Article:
The Sydney University Psychology of Intergroup Relations (SUPIR) Lab is dedicated to the psychological study of intergroup relations, diversity, and stigma.
We integrate a range of empirical methodologies from social psychology, social cognition, developmental psychology, field research, and psychophysiology. While our research has an Australian focus, its scope is international, with broad applications for social policy and interventions to promote social harmony.
Lauren J. Harvey
The SUPIR Lab welcomes both domestic and international candidates to pursue a rewarding higher research degree (including a Doctor of Philosophy or a Master of Science) within The University of Sydney's School of Psychology. The Lab provides students with a supportive and collaborative environment that helps nurture the critical mindset and diligent research approach necessary for them to succeed as future independent researchers.
The School of Psychology offers a well-resourced and stimulating intellectual environment for research students and offers competitive top-up scholarships, teaching fellowships, and financial support to attend national and international conferences. More information.
Research projects can cover any topic in the extensive field of prejudice, diversity, and intergroup relations.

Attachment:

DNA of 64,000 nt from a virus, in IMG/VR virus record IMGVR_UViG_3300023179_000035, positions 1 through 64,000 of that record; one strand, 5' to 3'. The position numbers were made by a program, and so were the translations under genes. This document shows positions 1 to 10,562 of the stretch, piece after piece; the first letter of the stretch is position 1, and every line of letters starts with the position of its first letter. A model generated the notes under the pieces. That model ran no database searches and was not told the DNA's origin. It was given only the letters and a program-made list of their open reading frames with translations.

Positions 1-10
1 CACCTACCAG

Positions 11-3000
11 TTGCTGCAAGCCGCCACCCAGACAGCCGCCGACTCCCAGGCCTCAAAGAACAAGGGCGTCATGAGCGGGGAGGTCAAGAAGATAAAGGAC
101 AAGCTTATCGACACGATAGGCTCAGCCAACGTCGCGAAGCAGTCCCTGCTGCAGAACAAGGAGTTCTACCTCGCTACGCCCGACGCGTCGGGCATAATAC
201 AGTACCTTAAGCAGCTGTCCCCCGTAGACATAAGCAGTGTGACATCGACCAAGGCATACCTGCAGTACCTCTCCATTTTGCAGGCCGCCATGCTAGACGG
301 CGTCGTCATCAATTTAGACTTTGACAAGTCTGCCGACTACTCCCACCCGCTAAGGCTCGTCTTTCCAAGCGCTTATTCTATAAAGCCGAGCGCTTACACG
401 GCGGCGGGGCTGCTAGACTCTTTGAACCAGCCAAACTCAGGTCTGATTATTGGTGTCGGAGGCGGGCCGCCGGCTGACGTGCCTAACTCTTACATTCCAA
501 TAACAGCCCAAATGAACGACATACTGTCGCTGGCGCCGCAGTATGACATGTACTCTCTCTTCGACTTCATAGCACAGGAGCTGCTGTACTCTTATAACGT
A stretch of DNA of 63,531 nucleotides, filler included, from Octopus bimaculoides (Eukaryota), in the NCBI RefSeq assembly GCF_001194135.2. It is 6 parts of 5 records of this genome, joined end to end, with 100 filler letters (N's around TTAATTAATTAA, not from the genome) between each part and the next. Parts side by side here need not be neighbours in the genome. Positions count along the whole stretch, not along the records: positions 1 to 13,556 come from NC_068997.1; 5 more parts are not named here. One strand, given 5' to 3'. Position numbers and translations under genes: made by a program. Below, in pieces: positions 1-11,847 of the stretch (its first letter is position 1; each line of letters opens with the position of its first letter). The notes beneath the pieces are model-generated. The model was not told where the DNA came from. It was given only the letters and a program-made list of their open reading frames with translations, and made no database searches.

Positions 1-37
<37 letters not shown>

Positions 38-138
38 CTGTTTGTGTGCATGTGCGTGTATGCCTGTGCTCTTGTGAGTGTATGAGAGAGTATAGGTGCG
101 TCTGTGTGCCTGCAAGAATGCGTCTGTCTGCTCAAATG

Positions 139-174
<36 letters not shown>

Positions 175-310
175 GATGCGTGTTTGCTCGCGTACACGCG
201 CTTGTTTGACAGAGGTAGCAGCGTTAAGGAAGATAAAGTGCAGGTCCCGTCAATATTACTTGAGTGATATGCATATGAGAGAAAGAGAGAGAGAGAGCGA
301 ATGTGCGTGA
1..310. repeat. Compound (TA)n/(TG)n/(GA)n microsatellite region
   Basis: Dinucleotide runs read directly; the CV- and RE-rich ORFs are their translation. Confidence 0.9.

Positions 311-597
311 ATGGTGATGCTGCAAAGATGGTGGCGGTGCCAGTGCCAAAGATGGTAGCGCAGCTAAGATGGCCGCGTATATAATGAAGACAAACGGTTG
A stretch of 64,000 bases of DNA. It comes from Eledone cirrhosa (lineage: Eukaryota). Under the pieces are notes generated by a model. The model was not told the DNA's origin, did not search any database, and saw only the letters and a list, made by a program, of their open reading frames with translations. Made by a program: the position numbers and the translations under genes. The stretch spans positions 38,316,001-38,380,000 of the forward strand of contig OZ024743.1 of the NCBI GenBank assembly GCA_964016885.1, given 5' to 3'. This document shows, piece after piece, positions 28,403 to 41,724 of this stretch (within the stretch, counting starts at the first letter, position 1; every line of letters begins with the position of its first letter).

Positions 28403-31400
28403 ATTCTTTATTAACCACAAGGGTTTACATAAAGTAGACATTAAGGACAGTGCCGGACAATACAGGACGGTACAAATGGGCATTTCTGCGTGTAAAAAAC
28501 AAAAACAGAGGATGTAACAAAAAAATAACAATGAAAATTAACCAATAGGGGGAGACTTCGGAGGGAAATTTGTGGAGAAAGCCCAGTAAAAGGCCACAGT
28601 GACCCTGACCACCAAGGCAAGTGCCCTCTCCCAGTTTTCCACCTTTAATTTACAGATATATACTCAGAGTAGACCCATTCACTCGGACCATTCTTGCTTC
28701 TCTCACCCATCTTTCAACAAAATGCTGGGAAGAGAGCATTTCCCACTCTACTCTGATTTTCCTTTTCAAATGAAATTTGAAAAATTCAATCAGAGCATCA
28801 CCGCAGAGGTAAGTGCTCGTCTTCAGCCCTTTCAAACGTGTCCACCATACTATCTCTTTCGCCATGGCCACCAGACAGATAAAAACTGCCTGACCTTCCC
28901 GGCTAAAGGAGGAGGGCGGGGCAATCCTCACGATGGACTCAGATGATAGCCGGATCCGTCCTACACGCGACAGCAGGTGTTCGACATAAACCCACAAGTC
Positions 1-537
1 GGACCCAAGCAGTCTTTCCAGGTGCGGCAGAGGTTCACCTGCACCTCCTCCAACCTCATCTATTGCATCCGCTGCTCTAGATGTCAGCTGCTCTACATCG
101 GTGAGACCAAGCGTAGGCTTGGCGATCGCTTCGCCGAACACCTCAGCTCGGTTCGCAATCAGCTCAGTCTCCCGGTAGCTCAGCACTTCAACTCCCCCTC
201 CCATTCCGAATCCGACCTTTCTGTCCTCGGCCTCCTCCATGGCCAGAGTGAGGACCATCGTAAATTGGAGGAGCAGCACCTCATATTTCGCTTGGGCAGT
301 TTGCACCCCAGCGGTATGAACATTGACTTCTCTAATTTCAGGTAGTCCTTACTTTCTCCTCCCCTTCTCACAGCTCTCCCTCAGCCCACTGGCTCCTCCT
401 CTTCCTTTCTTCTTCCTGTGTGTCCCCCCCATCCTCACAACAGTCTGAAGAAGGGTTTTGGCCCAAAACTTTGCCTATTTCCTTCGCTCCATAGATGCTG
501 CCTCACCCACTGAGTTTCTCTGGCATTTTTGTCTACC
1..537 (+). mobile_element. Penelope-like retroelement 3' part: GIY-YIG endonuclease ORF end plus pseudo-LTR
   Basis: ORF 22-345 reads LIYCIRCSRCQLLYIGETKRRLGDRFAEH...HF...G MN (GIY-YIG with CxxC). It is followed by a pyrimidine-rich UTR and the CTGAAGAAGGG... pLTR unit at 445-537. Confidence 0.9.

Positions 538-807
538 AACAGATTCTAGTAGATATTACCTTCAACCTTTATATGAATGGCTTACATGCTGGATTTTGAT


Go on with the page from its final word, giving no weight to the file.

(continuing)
Examples of current and previous research topics include:
The SUPIR Lab encourages undergraduate students to undertake their Honours’ empirical project under the supervision of principal investigator, Professor Fiona White. The Lab will provide students with a great research environment and a nurturing support network to guide them successfully through their Honours' year. More information.
Examples of current and previous research topics include:
We are no longer accepting applications for volunteer research assistants for 2018. Please check back in November to apply for a position in 2019.
Fiona's work centers around the development of effective social-cognitive strategies to reduce the many types of stereotypes, prejudice, and discrimination that continue to pervade society. In doing so, her research aims to improve intergroup relations for both minority and majority groups in the short- and long-term. Of particular interest are intergroup strategies that integrate cooperative contact (i.e., imagined, extended, and E-contact) and identity recategorisation (i.e., common vs. dual identity).
Lauren is a third year doctoral and masters of clinical psychology student. For her Honours' project in 2012, she devised a novel E-contact paradigm, whereby participants were vicariously exposed to intergroup contact online. Currently, she has been assisting in devising, piloting, and testing a new E-contact paradigm. Coming from a multicultural background herself, her research interests include: the impact of stigma and immigration on mental health outcomes, online interventions to promote behavioural change, and cognitive recategorisation strategies to facilitate prejudice reduction and acculturation.
Ruth is a first year doctoral student. Her research focuses on creating more inclusive K-12 classroom environments for sexual minority and gender non-conforming youth. For her master’s degree in sexuality studies, her research involved creating, implementing, and assessing the effects of a gender and sexuality workshop for K-12 educators. Her current research focuses on the primary and secondary school experiences of sexual minority and gender non-conforming young adults.